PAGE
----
Quote Originally Posted by ChemProf View Post
Thank you for confirming about the name Moti. Obviously, the fact that neither of us have heard of it as a regular farsi name doesn't rule out that it is a farsi name as well, but it's clearly not a common one, whereas it is a pretty common Jewish name as a short version of Mordechai, and in particular Mordechai is a Jewish name important to Iranian Jewish history (Esther). I thought the "Mirza" might rule out being Jewish, but through Googling I found Iranian Jews who were also given the "Mirza" honorific. I don't know exactly when they were born, but doing the math and going backwards from my grandmother's current age + 2 generations, the absolute earliest would have been 130 years ago, quite possibly further as the men in my family tended to marry late, so long before surnames. He was apparently a traveling businessman (unusual in and of itself back then) and he met his future wife (my great-great-grandmother) on a business trip in Russia. When she came to Iran with him, she changed her name, so I don't know what her name used to be. She changed it to Farangis, from Farangi, which says very little about her origins. This then makes me curious about the crypto-Jew suggestion earlier: was she trying to hide background, or did she simply have a name that was considered unpronouncable in Iran at the time? I guess there were plenty of Russians in Tehran in the late 1800s, so her name would not have been considered so unusual. Mirza Moti and Farangis. Their children and grandchildren were really beautiful when they were young. This is all I know about them, and even this only because I started heckling my mother massively trying to find answers to the questions that my DNA test brought up. It leaves a lot of room for the imagination! I hope getting the MyHeritage kit so I can upload to FTDNA and GEDmatch legacy will help me find some answers. And as far as Iranian genetics goes, I guess there is a huge opportunity for surprises, since we are and have been so mixed!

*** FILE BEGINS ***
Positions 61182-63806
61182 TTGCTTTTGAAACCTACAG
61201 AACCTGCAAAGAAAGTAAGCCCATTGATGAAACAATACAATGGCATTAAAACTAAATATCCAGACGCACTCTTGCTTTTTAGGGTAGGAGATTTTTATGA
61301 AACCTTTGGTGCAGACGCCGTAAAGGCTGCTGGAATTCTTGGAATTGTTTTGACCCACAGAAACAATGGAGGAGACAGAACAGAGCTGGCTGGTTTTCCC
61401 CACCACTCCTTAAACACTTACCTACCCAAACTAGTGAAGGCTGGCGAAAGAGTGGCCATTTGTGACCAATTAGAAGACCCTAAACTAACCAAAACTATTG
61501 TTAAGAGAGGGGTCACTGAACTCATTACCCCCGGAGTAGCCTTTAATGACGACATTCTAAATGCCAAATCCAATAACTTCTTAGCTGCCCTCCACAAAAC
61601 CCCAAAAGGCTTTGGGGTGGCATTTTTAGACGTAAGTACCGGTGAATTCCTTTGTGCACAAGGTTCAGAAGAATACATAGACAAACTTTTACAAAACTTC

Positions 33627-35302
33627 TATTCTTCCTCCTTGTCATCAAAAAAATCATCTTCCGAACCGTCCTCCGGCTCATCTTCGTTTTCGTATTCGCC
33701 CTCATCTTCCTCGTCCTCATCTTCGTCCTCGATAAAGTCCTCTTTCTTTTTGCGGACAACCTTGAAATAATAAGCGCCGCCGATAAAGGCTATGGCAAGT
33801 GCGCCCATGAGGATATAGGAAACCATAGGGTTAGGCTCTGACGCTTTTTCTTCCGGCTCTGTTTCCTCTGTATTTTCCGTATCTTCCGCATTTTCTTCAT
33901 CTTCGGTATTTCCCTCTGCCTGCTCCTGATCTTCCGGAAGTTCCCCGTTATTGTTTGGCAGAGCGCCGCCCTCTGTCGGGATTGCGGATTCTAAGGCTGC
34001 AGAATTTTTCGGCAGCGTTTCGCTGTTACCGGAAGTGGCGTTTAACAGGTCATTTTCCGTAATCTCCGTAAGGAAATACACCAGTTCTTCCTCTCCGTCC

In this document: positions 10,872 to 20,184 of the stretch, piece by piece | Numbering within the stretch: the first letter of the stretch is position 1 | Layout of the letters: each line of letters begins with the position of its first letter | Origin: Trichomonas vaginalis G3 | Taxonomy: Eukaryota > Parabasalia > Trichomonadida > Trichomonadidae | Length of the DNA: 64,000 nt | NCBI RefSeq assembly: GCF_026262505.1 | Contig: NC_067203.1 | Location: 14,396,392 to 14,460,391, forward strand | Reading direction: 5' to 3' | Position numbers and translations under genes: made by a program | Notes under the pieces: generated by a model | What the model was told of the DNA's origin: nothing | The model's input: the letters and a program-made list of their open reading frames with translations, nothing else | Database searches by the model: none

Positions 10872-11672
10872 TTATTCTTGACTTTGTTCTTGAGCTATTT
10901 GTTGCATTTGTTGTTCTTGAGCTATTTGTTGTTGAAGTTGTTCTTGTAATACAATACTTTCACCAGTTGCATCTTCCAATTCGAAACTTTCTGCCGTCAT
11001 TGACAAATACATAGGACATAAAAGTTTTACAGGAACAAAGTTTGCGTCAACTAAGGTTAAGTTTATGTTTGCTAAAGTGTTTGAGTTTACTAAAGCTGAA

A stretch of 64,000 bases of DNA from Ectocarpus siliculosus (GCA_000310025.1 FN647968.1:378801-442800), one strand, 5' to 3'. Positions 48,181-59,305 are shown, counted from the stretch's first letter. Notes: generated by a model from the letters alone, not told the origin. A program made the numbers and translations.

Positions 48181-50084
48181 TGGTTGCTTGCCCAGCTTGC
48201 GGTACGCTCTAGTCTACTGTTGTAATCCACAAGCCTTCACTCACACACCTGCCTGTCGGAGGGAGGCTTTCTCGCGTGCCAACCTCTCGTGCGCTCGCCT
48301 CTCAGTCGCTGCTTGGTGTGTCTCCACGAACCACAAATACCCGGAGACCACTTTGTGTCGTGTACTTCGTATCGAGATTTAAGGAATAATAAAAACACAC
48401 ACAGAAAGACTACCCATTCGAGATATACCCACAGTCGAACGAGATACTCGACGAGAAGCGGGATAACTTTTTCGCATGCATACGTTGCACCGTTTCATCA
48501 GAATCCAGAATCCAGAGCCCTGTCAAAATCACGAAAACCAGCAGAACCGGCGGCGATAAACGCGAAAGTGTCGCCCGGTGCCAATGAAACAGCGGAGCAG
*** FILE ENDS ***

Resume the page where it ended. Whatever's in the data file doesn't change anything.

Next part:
(btw, a perfect example of the nightmare of using paperwork for Iranian ethnogenesis: my grandmother doesn't actually know when her birthday is, either month or year, because she was born almost 90 years ago and her parents wrote down her date of birth in two places, but they wrote conflicting dates. When my grandfather was still alive they used to constantly bicker about when to actually celebrate her birthday because they were both 100% sure that it was date X and that the other person was wrong )
Moti is used in Israel as a diminutive of Mordechai. You need to check if either Iranian Jews or Kurdish Jews used the same diminutive prior to 1948. Also, Gedmatch can barely distinguish Assyrian from Mizrachi.